4. It’s interesting that the actual usage of neurotechnology generally recedes into the background: neurotechnology isn’t necessarily the primary experience a user is aware of when interacting with a product. This is true of the CTRL-kit, the Muse (see below), the Halo headphones, the Mindset headphones, the NeuroPlus games, and more. Consider that even the semantics of “augment” or “enhance” make this evident: we have to augment something, enhance something. These verbs need their nouns.

Use-Cases and Market Size

We’ve split the market size here into two categories: attention training for people with ADHD (like NeuroPlus), and attention training for inducing flow state (like Mindset).

ADHD

For a given year, we can estimate this market size by combining a total addressable market scaled for market penetration with the price of the hardware and annualized cost of a subscription. 6.7M children in the United States have been diagnosed with ADHD, so we use this as the TAM in our calculations. We use NeuroPlus’s price point of $100 for the hardware, and a 12 x $30 / mo. = $360 annual subscription cost. We estimate that in 2025, the American market for ADHD-targeted attention training will be $113,000,000. In 2003, there was over $2B of U.S. spending on ADHD medication, so the ceiling on this market is high.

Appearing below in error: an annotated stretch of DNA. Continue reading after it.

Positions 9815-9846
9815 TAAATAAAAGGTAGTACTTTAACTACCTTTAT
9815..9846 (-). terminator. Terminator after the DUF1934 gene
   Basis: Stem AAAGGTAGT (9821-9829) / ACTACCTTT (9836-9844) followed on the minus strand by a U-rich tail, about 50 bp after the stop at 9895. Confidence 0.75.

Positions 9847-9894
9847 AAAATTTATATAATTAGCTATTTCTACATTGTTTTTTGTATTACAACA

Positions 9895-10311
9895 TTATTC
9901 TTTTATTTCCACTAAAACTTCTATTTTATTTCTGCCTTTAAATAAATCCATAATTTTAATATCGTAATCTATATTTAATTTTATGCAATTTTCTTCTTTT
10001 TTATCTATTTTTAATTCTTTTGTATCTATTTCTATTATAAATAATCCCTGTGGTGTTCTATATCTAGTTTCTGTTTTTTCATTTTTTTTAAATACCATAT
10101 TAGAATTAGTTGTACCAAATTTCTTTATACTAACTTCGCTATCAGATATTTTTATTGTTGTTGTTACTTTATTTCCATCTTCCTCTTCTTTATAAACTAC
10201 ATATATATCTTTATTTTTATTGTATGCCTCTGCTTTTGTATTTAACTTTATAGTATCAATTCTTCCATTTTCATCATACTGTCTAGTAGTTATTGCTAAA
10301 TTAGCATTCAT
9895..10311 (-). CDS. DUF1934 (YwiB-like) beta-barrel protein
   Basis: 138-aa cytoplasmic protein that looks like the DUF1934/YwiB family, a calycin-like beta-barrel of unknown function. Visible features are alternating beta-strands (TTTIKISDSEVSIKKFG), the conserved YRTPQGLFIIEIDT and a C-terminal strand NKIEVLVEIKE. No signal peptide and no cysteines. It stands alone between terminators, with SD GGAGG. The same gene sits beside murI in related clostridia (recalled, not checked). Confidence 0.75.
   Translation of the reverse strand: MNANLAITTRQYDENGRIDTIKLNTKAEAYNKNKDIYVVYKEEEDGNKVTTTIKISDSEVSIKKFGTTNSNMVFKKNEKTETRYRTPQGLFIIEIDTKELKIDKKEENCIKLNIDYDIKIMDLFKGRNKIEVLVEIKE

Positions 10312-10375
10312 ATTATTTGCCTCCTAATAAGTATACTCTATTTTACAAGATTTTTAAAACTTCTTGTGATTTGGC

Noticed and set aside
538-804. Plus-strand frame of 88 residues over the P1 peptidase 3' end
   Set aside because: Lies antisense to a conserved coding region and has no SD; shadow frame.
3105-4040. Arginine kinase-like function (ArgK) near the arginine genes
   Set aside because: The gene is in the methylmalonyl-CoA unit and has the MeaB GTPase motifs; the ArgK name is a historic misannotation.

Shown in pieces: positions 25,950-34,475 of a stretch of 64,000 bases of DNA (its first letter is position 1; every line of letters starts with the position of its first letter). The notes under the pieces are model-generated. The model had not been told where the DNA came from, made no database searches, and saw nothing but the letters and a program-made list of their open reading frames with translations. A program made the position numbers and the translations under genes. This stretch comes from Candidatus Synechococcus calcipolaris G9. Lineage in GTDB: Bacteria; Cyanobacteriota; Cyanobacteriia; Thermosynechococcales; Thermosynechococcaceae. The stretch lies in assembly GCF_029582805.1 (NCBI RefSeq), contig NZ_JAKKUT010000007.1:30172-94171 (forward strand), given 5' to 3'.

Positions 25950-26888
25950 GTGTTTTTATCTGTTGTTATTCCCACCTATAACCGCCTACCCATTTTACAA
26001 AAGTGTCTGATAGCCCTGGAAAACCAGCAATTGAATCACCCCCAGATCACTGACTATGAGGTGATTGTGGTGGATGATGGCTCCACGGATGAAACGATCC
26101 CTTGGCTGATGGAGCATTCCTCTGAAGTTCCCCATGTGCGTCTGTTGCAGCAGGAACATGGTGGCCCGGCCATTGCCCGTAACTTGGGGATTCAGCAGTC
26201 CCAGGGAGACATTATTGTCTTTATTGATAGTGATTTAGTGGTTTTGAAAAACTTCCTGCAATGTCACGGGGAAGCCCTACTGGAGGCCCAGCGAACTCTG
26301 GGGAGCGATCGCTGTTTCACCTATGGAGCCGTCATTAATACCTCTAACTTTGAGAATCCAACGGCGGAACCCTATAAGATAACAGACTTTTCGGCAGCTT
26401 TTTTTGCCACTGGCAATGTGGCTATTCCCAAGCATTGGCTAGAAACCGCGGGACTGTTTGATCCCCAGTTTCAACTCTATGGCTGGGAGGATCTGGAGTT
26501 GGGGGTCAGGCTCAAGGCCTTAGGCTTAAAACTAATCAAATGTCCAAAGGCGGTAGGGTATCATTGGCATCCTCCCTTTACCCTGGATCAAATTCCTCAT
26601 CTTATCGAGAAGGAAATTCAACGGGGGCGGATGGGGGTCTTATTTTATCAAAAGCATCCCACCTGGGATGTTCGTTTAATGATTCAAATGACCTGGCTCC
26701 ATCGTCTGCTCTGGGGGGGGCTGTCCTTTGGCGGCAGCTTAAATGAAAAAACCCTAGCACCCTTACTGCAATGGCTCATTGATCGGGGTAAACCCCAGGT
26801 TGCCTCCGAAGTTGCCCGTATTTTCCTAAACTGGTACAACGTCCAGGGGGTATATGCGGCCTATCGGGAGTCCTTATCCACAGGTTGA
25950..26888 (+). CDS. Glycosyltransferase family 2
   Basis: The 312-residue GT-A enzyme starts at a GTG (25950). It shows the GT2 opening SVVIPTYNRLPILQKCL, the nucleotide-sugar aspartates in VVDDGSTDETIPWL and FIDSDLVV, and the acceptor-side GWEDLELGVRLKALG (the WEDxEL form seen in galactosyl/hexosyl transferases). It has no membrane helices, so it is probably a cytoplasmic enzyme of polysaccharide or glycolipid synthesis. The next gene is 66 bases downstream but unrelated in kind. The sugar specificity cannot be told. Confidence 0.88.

Flow

Given the ubiquity of using headphones to help focus, we assume for this calculation that headphones will be the most common form-factor for focus enhancement. As such, our starting point is that the smart headphone market is expected to be $0.995B in 2018 and $2.825B by 2022. In 2016, Bose had 8% of wireless headphone sales. We’ll assume that this market share stays constant. A pair of Bose QC35 headphones cost $350, so using the 2018 figure from above, we can estimate that Bose sold roughly 227,430 headphones in 2018. In 2022, that would mean 645,700 headsets sold assuming constant market share. With linear growth, this would grow to 960,700 Bose headphone sales in 2025. We assume the size of the Bose market represents the upper bound for the total number of headphones that will incorporate neurofeedback features by 2025 (including and in addition to Mindset). We use an exponential curve to model the growth of neurofeedback headphone sales from 2018 (estimated at 5,000) to 2025 (estimated at the upper bound of 960,700). Using this as our model, we estimate that in 2025 there will be $269,000,000 in neurofeedback headphones sold for the purpose of more easily entering flow and staying focused during productivity sessions.

Neurofeedback for Meditation

Fiction